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Evidence for an interaction between apolipoprotein E genotype, gender, and Alzheimer disease.

Abstract

Carriers of the apolipoprotein E (APOE) epsilon4 allele show significantly higher risk of Alzheimer disease (AD). The aim of this present study was to test the hypothesis that a significant interaction exists between APOE genotype and gender on AD. Interactions of epsilon4 by gender, although indicated in the literature, require further verification. A total of 195 past or current control or AD participants in an ongoing longitudinal study of aging and dementia were genotyped. All subjects were at least 60 years old; demented subjects met clinical or pathologic criteria for late-onset AD. Logistic regression analysis and proportional hazard models were used to evaluate joint effects of APOE and gender. A significant statistical interaction between APOE and gender was shown (p = 0.04) in logistic regression analysis. Women carrying one or more APOE-epsilon4 allele were more likely to develop AD [odds ratio (OR) = 7.8, 95% confidence interval (CI) = 3.2-19. 1]. For men, the presence of the APOE-epsilon4 allele was not associated with a statistically significant increased risk (OR = 1.6, 95% CI = 0.5-5.3). The interaction term in the proportional hazards model neared (p = 0.07) statistical significance, and a similar but reduced gender effect was shown. The analysis suggests that the presence of one or more APOE-epsilon4 allele confers a substantially greater risk of AD to women than to men. These findings in part may account for reports of increased risk of AD faced by women.

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  • Authors+Show Affiliations

    ,

    Andrus Gerontology Center, University of Southern California, Los Angeles, USA.

    , , , , , ,

    Source

    MeSH

    Aged
    Aged, 80 and over
    Alleles
    Alzheimer Disease
    Apolipoprotein E4
    Apolipoproteins E
    Female
    Genetic Markers
    Genotype
    Humans
    Logistic Models
    Longitudinal Studies
    Male
    Middle Aged
    Proportional Hazards Models
    Retrospective Studies
    Risk Factors
    Sex Factors

    Pub Type(s)

    Journal Article
    Research Support, Non-U.S. Gov't
    Research Support, U.S. Gov't, P.H.S.

    Language

    eng

    PubMed ID

    10609670

    Citation

    Bretsky, P M., et al. "Evidence for an Interaction Between Apolipoprotein E Genotype, Gender, and Alzheimer Disease." Alzheimer Disease and Associated Disorders, vol. 13, no. 4, 1999, pp. 216-21.
    Bretsky PM, Buckwalter JG, Seeman TE, et al. Evidence for an interaction between apolipoprotein E genotype, gender, and Alzheimer disease. Alzheimer Dis Assoc Disord. 1999;13(4):216-21.
    Bretsky, P. M., Buckwalter, J. G., Seeman, T. E., Miller, C. A., Poirier, J., Schellenberg, G. D., ... Henderson, V. W. (1999). Evidence for an interaction between apolipoprotein E genotype, gender, and Alzheimer disease. Alzheimer Disease and Associated Disorders, 13(4), pp. 216-21.
    Bretsky PM, et al. Evidence for an Interaction Between Apolipoprotein E Genotype, Gender, and Alzheimer Disease. Alzheimer Dis Assoc Disord. 1999;13(4):216-21. PubMed PMID: 10609670.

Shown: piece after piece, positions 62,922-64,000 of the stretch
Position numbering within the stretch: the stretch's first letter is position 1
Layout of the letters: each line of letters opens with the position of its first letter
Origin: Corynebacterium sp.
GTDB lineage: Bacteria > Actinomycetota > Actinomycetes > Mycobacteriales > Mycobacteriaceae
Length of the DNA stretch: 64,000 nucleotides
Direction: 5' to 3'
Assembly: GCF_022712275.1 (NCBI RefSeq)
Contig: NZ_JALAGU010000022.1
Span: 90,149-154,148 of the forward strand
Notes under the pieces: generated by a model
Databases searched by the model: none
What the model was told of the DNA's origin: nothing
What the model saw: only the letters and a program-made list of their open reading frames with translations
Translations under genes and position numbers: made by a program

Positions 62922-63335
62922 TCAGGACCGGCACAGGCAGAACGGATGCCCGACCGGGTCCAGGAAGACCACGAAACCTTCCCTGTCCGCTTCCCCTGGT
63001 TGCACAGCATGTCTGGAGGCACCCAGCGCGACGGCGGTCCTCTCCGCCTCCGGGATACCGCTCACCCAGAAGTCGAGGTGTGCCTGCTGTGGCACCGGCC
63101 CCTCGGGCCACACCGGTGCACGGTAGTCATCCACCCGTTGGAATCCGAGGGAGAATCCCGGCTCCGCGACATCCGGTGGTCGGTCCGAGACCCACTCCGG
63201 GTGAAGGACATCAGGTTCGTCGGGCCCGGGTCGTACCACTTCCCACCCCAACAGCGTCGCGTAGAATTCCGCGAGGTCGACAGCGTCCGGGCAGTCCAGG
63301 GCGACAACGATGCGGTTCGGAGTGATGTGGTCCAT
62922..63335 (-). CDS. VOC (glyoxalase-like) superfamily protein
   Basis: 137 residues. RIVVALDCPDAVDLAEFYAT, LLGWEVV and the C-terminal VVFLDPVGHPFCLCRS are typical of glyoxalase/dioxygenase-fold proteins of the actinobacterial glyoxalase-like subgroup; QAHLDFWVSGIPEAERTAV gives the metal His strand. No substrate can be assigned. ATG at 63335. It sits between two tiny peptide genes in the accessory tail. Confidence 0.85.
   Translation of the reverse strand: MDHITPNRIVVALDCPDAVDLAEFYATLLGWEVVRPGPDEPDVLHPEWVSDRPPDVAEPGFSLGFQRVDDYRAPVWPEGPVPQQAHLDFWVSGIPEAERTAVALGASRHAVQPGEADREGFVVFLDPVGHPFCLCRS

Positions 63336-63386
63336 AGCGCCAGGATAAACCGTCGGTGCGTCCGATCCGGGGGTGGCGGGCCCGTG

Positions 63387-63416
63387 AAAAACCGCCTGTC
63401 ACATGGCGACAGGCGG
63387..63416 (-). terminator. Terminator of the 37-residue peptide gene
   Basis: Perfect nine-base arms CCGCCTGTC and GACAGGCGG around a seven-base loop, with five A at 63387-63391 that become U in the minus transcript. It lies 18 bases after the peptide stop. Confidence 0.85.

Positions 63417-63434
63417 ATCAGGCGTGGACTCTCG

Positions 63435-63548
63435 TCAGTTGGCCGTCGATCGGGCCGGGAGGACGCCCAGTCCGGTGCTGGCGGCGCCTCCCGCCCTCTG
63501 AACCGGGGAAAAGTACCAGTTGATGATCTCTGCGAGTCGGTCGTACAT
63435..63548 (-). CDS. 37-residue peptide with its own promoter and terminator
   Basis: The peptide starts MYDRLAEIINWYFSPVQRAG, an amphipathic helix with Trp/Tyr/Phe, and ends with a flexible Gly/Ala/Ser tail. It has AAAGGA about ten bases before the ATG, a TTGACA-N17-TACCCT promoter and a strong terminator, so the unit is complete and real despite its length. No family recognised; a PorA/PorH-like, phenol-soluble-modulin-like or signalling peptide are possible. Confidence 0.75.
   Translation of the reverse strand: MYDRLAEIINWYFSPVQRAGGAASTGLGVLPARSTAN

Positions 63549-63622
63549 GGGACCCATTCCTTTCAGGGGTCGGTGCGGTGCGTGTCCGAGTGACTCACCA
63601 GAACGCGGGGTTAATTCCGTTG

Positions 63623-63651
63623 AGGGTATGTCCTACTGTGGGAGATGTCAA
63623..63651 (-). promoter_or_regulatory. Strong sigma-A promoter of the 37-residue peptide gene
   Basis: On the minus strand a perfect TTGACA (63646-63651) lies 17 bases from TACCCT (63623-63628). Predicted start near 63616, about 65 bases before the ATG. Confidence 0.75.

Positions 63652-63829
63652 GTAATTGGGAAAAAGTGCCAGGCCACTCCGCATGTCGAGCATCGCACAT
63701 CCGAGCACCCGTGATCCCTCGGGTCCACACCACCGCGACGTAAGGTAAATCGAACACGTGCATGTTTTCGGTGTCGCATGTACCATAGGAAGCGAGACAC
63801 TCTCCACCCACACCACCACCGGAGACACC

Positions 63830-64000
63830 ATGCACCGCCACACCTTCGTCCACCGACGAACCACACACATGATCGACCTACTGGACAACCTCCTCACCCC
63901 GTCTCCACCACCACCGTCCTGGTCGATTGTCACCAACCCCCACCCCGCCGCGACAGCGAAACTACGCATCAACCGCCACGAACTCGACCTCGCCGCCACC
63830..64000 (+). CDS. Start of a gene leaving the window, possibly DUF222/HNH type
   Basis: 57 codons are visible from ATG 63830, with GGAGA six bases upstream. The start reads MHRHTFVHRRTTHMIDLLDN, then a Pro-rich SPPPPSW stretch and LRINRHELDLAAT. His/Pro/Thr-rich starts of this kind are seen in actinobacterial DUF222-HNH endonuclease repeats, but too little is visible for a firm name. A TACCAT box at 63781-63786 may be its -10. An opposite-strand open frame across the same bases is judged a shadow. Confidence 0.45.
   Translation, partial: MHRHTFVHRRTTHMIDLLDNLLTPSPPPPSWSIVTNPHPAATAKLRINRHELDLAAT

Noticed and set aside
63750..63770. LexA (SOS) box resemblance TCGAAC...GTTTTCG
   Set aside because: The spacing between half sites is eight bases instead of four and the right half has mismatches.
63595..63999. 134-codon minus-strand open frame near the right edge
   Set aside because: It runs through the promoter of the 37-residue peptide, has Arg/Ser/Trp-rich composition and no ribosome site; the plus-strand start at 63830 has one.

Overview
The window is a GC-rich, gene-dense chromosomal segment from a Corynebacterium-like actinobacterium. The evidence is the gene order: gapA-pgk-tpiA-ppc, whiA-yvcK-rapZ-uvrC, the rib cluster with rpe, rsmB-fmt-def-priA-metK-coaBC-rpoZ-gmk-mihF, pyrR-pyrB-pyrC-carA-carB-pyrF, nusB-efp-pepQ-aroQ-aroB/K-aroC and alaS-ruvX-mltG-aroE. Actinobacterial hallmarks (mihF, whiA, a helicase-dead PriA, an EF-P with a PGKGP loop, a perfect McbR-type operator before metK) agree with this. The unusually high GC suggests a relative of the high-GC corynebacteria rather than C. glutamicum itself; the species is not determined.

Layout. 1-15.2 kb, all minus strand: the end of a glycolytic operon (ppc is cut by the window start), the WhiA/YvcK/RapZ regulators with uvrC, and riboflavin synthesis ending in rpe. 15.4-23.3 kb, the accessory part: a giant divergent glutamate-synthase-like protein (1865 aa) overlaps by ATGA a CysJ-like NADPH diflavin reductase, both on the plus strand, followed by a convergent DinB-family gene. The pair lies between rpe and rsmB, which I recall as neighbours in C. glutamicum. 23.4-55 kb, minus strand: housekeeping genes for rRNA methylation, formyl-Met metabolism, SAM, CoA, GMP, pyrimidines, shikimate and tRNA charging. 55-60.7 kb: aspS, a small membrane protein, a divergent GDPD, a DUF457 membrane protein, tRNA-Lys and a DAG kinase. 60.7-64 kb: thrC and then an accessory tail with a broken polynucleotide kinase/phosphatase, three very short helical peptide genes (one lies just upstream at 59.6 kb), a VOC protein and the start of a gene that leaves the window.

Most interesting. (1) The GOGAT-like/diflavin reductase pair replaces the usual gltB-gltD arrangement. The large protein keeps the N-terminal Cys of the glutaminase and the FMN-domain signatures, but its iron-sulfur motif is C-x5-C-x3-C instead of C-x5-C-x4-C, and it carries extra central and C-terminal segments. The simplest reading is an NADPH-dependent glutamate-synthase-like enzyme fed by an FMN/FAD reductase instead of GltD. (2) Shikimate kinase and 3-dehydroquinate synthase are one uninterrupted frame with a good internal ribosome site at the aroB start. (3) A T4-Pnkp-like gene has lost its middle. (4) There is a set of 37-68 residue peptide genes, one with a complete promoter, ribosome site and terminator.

* Article titles in AMA citation format should be in sentence-case
    TY - JOUR T1 - Evidence for an interaction between apolipoprotein E genotype, gender, and Alzheimer disease. AU - Bretsky,P M, AU - Buckwalter,J G, AU - Seeman,T E, AU - Miller,C A, AU - Poirier,J, AU - Schellenberg,G D, AU - Finch,C E, AU - Henderson,V W, PY - 1999/12/28/pubmed PY - 1999/12/28/medline PY - 1999/12/28/entrez SP - 216 EP - 21 JF - Alzheimer disease and associated disorders JO - Alzheimer Dis Assoc Disord VL - 13 IS - 4 N2 - Carriers of the apolipoprotein E (APOE) epsilon4 allele show significantly higher risk of Alzheimer disease (AD). The aim of this present study was to test the hypothesis that a significant interaction exists between APOE genotype and gender on AD. Interactions of epsilon4 by gender, although indicated in the literature, require further verification. A total of 195 past or current control or AD participants in an ongoing longitudinal study of aging and dementia were genotyped. All subjects were at least 60 years old; demented subjects met clinical or pathologic criteria for late-onset AD. Logistic regression analysis and proportional hazard models were used to evaluate joint effects of APOE and gender. A significant statistical interaction between APOE and gender was shown (p = 0.04) in logistic regression analysis. Women carrying one or more APOE-epsilon4 allele were more likely to develop AD [odds ratio (OR) = 7.8, 95% confidence interval (CI) = 3.2-19. 1]. For men, the presence of the APOE-epsilon4 allele was not associated with a statistically significant increased risk (OR = 1.6, 95% CI = 0.5-5.3). The interaction term in the proportional hazards model neared (p = 0.07) statistical significance, and a similar but reduced gender effect was shown. The analysis suggests that the presence of one or more APOE-epsilon4 allele confers a substantially greater risk of AD to women than to men. These findings in part may account for reports of increased risk of AD faced by women. SN - 0893-0341 UR - https://www.unboundmedicine.com/medline/citation/10609670/Evidence_for_an_interaction_between_apolipoprotein_E_genotype_gender_and_Alzheimer_disease_ L2 - http://ovidsp.ovid.com/ovidweb.cgi?T=JS&PAGE=linkout&SEARCH=10609670.ui DB - PRIME DP - Unbound Medicine ER -